Preeminent First Ladies biographer Carl Sferrazza Anthony not only captures the drama of Florence Harding’s personality, but he uses the White House to bring to life Jazz Age America – a world of speakeasies and Miss America, Babe Ruth, Al Jolson, and the rise of Hollywood. He shows how Florence’s friendship with Evalyn McLean, the morphine-addicted owner of the Hope Diamond and The Washington Post was one of the defining bonds in her public life.
Dead Last by Phillip G. Payne
By examining the public memory of Harding, Phillip G. Payne offers the first significant reinterpretation of his presidency in a generation. Rather than repeating the old stories, Payne examines the contexts and continued meaning of the Harding scandals for various constituencies. He explores such topics as Harding’s importance as a midwestern small-town booster, his rumored black ancestry, the role of various biographers in shaping his early image, the tension between public memory and academic history, and, finally, his status as an icon of presidential failure in contemporary political debates.
Harding was a popular president and was widely mourned when he died in office in 1923; but with his death began the construction of his public memory and his fall from political grace.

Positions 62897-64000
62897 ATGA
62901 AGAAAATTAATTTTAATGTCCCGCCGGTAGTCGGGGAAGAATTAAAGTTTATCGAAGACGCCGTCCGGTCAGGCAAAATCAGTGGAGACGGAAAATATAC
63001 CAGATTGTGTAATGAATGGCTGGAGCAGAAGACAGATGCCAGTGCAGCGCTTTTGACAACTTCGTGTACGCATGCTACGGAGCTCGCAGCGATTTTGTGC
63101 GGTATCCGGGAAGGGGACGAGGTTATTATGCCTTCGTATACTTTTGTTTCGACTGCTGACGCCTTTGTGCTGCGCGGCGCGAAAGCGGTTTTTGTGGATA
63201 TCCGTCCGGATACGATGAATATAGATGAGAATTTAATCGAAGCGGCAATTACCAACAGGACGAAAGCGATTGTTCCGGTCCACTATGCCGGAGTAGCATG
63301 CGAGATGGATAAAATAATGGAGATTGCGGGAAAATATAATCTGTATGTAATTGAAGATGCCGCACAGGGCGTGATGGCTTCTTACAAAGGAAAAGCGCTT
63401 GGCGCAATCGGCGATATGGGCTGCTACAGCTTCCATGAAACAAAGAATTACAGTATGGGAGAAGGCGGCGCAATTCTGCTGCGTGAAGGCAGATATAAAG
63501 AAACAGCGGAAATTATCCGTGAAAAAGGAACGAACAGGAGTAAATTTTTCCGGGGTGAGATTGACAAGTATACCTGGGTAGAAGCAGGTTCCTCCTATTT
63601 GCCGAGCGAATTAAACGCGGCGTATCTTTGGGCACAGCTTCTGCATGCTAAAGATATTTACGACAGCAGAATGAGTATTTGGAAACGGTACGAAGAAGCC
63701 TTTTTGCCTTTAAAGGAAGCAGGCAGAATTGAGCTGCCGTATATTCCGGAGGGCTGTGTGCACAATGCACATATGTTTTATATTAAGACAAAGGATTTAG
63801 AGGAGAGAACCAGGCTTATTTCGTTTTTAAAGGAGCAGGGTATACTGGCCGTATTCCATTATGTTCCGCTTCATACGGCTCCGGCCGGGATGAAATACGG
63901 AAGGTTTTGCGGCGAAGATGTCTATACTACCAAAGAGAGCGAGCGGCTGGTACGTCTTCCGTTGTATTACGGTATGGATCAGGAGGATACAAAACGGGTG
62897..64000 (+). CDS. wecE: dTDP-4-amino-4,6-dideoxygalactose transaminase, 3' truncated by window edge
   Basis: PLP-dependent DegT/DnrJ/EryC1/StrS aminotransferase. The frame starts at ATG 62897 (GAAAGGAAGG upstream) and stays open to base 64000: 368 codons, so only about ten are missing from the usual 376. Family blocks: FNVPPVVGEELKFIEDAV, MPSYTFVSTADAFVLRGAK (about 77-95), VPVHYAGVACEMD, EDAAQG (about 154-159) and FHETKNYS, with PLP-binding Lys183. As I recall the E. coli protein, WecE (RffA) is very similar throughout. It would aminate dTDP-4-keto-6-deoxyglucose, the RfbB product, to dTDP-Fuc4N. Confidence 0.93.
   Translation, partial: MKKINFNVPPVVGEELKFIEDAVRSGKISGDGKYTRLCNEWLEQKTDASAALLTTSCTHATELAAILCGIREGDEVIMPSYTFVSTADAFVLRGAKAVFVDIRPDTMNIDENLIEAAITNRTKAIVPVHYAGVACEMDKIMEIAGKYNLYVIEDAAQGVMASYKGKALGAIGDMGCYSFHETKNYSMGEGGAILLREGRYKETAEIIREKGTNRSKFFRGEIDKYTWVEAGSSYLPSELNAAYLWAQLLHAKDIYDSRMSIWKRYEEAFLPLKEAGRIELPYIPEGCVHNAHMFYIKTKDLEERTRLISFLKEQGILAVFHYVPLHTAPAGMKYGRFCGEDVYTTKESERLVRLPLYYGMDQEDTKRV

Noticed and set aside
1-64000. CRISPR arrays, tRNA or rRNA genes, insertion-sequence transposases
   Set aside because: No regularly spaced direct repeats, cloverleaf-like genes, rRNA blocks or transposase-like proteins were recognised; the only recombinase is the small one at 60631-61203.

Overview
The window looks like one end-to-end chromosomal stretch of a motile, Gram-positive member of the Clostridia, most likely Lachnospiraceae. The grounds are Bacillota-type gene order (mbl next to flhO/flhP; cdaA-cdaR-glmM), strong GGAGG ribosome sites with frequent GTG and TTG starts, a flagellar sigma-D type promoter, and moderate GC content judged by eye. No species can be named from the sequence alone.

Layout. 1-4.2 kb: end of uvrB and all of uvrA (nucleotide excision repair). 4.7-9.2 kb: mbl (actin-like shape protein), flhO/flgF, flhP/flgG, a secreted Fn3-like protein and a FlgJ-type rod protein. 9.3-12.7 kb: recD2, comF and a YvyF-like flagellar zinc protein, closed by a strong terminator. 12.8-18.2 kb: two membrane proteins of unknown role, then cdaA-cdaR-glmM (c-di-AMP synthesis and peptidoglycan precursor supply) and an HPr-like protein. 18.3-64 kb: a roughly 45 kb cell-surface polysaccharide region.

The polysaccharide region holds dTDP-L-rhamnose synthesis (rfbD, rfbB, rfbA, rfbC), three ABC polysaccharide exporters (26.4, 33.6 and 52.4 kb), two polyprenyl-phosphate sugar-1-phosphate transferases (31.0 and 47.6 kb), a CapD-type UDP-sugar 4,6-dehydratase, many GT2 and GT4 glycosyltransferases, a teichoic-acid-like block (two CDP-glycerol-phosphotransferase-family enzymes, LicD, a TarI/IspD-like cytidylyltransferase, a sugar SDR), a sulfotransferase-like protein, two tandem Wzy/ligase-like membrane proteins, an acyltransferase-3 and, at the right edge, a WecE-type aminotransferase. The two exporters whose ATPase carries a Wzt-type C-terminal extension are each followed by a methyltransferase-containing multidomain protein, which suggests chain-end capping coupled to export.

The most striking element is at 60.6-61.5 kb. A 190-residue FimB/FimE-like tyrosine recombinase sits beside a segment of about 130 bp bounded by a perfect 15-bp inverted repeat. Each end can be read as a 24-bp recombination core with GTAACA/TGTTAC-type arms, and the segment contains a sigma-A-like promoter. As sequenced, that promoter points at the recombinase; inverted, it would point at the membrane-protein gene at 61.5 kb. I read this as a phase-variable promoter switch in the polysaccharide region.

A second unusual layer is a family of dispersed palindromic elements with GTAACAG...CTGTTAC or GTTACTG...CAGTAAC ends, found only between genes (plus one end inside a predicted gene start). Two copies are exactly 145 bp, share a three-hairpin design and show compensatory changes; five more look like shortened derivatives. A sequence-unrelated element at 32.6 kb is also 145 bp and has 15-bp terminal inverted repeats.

1920: The Year of the Six Presidents by David Pietrusza
The presidential election of 1920 was one of the most dramatic ever. For the only time in the nation’s history, six once-and-future presidents hoped to end up in the White House: Woodrow Wilson, Warren G. Harding, Calvin Coolidge, Franklin Delano Roosevelt, Herbert Hoover, and Theodore Roosevelt.
It was an election that saw unprecedented levels of publicity – the Republicans outspent the Democrats by 4 to 1 – and it was the first to garner extensive newspaper and newsreel coverage. It was also the first election in which women could vote. Meanwhile, the 1920 census showed that America had become an urban nation – automobiles, mass production, chain stores, and easy credit were transforming the economy and America was limbering up for the most spectacular decade of its history, the roaring ’20s.
Award-winning historian David Pietrusza’s riveting new work presents a dazzling panorama of presidential personalities, ambitions, plots, and counterplots – a picture of modern America at the crossroads.
If you enjoyed this guide to essential books on Warren Harding, be sure to check out our list of The 10 Best Books on President Woodrow Wilson!